The joint African Union-United Nations peacekeeping mission in the war-torn Darfur region and the Sudanese Government have taken the first steps to bolstering the safety of peacekeepers due to a surge in attacks against blue helmets in recent months.
A signing ceremony between the mission, known as UNAMID, and the Government was held today, following a working session in the Sudanese capital, Khartoum, on 20 December to discuss how to reduce the number of incidents.
Earlier this month, five Rwandan peacekeepers were killed in two separate incidents, bringing the total number of blue helmets who have lost their lives in Darfur since UNAMID deployed at the start of 2008 to 22.
Those attacks follow the shooting and wounding of three other peacekeepers, also by unidentified gunmen, in West Darfur in October, and the killing of another in South Darfur in May.
The number of ambushes, kidnappings and carjackings against UNAMID has also risen rapidly in the past few months.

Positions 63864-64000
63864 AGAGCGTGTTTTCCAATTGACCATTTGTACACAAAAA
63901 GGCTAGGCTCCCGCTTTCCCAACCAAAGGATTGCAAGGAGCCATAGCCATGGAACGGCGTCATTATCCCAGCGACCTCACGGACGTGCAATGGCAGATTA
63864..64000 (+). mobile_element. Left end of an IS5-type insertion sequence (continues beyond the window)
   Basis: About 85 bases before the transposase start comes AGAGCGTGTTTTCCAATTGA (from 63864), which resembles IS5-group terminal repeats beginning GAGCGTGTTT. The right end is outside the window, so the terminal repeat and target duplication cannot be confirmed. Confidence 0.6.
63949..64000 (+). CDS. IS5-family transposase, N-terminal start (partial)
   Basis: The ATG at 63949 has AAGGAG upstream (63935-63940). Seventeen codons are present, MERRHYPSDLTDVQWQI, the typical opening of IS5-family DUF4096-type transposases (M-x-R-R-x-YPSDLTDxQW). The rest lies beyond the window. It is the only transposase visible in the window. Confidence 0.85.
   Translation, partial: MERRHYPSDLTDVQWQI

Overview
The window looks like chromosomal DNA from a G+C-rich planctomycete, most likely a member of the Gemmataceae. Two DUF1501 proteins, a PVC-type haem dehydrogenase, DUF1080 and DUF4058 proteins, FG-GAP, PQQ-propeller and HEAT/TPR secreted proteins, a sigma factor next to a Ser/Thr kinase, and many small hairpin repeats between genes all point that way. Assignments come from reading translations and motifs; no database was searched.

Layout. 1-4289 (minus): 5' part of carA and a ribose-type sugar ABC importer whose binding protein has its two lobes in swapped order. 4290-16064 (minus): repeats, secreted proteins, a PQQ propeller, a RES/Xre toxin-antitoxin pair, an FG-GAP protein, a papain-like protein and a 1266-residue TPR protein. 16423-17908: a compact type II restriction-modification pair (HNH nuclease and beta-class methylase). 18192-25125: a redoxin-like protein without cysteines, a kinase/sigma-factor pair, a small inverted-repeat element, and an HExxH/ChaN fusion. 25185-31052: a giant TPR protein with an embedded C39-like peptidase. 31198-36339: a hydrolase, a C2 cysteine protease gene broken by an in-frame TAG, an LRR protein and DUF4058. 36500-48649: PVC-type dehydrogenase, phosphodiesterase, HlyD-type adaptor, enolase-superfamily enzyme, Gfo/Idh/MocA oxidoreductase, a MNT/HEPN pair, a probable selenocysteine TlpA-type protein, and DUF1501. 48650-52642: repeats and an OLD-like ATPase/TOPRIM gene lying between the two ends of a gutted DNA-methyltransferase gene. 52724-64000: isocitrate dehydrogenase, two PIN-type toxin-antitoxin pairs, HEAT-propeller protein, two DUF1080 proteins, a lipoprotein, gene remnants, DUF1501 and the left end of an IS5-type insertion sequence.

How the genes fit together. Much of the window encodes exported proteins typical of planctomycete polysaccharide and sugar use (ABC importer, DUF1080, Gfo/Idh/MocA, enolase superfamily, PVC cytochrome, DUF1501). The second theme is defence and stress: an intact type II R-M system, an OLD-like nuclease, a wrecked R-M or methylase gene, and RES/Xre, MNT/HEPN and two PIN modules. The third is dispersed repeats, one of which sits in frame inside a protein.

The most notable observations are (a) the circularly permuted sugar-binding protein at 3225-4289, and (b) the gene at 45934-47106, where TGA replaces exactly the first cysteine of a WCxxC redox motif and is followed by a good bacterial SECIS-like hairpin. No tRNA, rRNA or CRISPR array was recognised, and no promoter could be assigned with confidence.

The agreement signed today “will provide additional measures to cap the growing trend of insecurity in Darfur,” UNAMID Force Commander Lieutenant-General Patrick Nyamvumba said.
Under the status-of-forces agreement signed by the Sudanese Government and UNAMID, primary responsibility for the security and protection of peacekeeping personnel and their assets rests with the host Government.
UNAMID was established in 2007 to try to quell the violence in Darfur, where an estimated 300,000 people have been killed and 2.7 million others displaced as a result of a conflict pitting rebels against Government forces and allied Janjaweed militiamen since 2003.